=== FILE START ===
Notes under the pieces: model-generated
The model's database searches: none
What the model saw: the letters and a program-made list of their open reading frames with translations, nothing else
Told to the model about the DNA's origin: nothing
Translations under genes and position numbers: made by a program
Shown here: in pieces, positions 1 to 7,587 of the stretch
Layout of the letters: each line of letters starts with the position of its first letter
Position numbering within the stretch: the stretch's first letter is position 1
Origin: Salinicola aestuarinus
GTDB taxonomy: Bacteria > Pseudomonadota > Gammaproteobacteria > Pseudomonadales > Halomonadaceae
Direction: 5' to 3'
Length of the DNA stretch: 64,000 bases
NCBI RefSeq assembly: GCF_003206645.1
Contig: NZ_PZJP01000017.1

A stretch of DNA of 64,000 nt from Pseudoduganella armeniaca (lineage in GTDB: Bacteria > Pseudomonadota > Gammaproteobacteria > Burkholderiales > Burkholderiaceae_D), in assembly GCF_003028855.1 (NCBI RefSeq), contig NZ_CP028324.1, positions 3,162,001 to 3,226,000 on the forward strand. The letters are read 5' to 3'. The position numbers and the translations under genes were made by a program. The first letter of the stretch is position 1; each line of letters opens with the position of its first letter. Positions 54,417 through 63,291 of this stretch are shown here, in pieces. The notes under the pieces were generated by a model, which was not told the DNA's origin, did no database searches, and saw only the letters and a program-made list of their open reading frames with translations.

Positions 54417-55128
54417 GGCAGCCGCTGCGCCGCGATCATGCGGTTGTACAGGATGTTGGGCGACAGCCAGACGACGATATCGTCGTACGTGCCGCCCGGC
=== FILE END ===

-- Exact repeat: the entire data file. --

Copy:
Notes under the pieces: model-generated
The model's database searches: none
What the model saw: the letters and a program-made list of their open reading frames with translations, nothing else
Told to the model about the DNA's origin: nothing
Translations under genes and position numbers: made by a program
Shown here: in pieces, positions 1 to 7,587 of the stretch
Layout of the letters: each line of letters starts with the position of its first letter
Position numbering within the stretch: the stretch's first letter is position 1
Origin: Salinicola aestuarinus
GTDB taxonomy: Bacteria > Pseudomonadota > Gammaproteobacteria > Pseudomonadales > Halomonadaceae
Direction: 5' to 3'
Length of the DNA stretch: 64,000 bases
NCBI RefSeq assembly: GCF_003206645.1
Contig: NZ_PZJP01000017.1

A stretch of DNA of 64,000 nt from Pseudoduganella armeniaca (lineage in GTDB: Bacteria > Pseudomonadota > Gammaproteobacteria > Burkholderiales > Burkholderiaceae_D), in assembly GCF_003028855.1 (NCBI RefSeq), contig NZ_CP028324.1, positions 3,162,001 to 3,226,000 on the forward strand. The letters are read 5' to 3'. The position numbers and the translations under genes were made by a program. The first letter of the stretch is position 1; each line of letters opens with the position of its first letter. Positions 54,417 through 63,291 of this stretch are shown here, in pieces. The notes under the pieces were generated by a model, which was not told the DNA's origin, did no database searches, and saw only the letters and a program-made list of their open reading frames with translations.

Positions 54417-55128
54417 GGCAGCCGCTGCGCCGCGATCATGCGGTTGTACAGGATGTTGGGCGACAGCCAGACGACGATATCGTCGTACGTGCCGCCCGGC